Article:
Advanced search

Teaching in London

(11 Posts)
ninnypoo Sun 06-Nov-16 12:03:07

Are there any London based teachers here? I'll be moving from Yorkshire to London next summer to join my boyfriend (who works in the City). Am feeling completely overwhelmed with where to look for jobs etc. Any advice?

OP’s posts: |
viques Sun 06-Nov-16 12:13:04

Where will you be living? Work out which london boroughs are closest then have a look at their websites, most of them will list current vacancies. Also try phoning the teacher recruitment department in the borough to have a chat. Find out how they organise short term or long term supply. Tell them your availability, it might be that you have to be prepared to do supply or short term contract work to get yourself known. If you can do this through the borough they would not have to pay agency fees if they then pointed you towards a more permanent position. you need to get yourself known as reliable,efficient and good . Heads still have some leeway and influence in who they employ. If worst comes to the worse go through an agency but remember the pay will be on their terms.

Make sure you have up to date information,contact numbers for people who are willing to give you references etc. Sometimes the back door is the best way in.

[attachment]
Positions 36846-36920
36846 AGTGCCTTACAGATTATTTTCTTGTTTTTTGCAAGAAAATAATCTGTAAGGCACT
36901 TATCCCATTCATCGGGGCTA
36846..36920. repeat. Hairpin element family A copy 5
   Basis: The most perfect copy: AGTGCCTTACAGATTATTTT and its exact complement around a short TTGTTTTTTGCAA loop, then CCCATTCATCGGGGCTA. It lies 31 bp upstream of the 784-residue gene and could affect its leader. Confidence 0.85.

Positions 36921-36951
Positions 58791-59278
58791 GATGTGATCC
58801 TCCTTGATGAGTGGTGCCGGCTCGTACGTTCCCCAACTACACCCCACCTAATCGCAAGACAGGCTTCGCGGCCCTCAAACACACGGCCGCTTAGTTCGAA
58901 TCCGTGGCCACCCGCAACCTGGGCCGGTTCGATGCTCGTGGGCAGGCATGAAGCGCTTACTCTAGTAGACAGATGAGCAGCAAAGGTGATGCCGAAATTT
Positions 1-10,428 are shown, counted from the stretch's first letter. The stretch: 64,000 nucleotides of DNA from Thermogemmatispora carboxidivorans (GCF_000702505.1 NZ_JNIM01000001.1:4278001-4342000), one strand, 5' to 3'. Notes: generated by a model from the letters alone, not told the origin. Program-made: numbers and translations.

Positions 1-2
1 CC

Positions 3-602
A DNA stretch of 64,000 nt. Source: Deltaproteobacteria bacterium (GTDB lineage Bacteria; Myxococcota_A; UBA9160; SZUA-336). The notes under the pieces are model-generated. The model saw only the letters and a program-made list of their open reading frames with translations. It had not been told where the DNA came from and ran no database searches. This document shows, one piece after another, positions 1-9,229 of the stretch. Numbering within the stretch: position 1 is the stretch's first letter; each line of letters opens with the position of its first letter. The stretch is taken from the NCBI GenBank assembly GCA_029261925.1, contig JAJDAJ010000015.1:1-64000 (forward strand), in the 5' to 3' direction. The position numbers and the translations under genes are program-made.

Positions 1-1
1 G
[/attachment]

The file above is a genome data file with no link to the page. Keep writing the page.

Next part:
ninnypoo Sun 06-Nov-16 12:17:12

Thanks for the advice!

There is some flexibility on living. He currently lives in Clapham and I like the area but as he works centrally we could look for a flat somewhere else depending on where I get a job. It's a bit of chicken/egg situation- do I pick an area to live then find a job or find a job then live where is convenient?

I'm nervous about leaving my permanent position for supply but also wary of getting a permanent position when I won't be able to find out the school's reputation beforehand!

OP’s posts: |
SuperPug Sun 06-Nov-16 12:20:59

Is it possible to provide further details re: subject, level? TES jobs is normally the first place to look although most jobs for next academic year won't be advertised at the moment. This is more if you're looking for long term.
Short term, Smart Teachers appears to be good although I haven't worked with them. Guardian jobs also advertises a lot of vacancies.
For some subjects, schools are in despearate need of teachers and it may be worth contacting them directly.
I'm not sure if this is still the case- there may be key worker schemes for teachers in London, in terms of housing, services etc.

SuperPug Sun 06-Nov-16 12:24:04

If you're based in Clapham, you're ideally placed for a lot of central London jobs. Look up their starting time and you're possibly commute before you commit to anything.
Unfortunately, you run the risk of not knowing what it is truly like, before you get there.
MN has been great in terms of honest parent reviews of various schools. I would also look at the Good Schools Guide and ask if you can visit beforehand- some schools actively encourage this.

SuperPug Sun 06-Nov-16 12:24:37

Apologies - your possible commute - phone keyboard!

viques Sun 06-Nov-16 12:31:12